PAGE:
Georgia has triggered consultations with the international community following a new wave in the process of borderisation initiated by Russian backed Tskhinvali forces in the South Ossetia conflict zone. The recent activity was noted in a particularly sensitive area, near the village of Khurvaleti, which is close to the strategic highway that connects Western Georgia with Eastern Georgia, to the north of the capital, Tbilisi.
The Georgian State Security Service in a statement on Saturday (12 September) said that it had activated the hotline with the Tskhinvali based authorities to call for a prompt discontinuation of activities that are “extremely damaging to the security environment”.
Georgia has also initiated consultations with the EU, the UN and the OSCE, the Co-Chairs of the Geneva International Discussions, as well as Georgia’s international partners on the matter. The Geneva International Discussions have been ongoing since 2008 with a view to helping the sides in the conflict manage the situation on the ground and move towards a negotiated solution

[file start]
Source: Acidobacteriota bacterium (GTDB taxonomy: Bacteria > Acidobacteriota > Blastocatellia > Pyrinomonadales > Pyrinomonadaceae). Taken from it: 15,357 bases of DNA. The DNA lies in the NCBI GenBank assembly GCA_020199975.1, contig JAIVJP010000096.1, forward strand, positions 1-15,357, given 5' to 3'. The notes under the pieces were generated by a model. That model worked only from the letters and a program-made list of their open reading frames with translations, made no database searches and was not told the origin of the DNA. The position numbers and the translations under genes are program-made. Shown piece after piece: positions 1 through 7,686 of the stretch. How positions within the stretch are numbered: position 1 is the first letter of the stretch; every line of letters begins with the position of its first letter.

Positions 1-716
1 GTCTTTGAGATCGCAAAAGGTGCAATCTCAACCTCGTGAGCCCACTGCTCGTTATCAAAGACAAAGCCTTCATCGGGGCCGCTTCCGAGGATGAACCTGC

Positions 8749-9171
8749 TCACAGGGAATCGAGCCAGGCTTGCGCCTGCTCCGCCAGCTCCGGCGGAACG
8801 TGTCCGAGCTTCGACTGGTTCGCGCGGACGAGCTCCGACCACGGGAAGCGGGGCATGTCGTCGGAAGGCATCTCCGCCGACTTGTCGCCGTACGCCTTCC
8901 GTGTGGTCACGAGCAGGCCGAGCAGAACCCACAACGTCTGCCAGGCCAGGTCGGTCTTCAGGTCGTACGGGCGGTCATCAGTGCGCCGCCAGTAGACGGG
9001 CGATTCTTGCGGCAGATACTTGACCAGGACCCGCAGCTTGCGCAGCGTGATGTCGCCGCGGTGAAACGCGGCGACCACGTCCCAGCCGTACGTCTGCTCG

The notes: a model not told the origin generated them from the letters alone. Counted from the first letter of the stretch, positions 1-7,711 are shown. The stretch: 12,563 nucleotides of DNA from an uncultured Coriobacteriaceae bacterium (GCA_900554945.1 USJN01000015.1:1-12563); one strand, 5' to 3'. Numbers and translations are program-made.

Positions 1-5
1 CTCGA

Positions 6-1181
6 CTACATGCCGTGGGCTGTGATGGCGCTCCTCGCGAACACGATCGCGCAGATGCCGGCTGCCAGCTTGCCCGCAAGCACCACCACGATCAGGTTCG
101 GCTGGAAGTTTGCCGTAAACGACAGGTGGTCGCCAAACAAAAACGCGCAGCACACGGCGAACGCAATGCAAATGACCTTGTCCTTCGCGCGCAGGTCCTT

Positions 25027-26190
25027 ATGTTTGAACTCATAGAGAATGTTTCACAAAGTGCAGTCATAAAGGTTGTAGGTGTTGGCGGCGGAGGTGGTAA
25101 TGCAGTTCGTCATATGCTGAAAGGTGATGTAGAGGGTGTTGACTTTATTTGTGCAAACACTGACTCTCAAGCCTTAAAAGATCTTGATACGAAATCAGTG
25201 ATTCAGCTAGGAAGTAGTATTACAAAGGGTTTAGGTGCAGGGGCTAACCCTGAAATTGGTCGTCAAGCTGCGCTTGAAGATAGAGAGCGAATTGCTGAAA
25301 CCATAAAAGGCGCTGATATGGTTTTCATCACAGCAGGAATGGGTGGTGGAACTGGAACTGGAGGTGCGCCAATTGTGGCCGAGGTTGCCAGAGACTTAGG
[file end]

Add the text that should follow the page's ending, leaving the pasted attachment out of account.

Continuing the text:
In their Statement, the Georgian State Security Service also pointed out that “the illegal destructive activities” by occupation forces “extremely aggravate the everyday life of the local population”.
Following the 2008 Georgia Russia War, and Moscow's subsequent recognition of Abkhazia and South Ossetia, the Russian backed Tskhinvali authorities started a process of borderisation around the territory under their control, including in areas that had been occupied during the war, and this in violation to the agreements that led to the cessation of hostilities.
photo: A newly erected border fence in the South Ossetia conflict zone (archive picture)
With fighting between Armenians and Azerbaijanis raging in the Nagorno-Karabakh conflict zone, a relative peace and “business as usual” atmosphere between different national minorities in Georgia is now under serious pressure.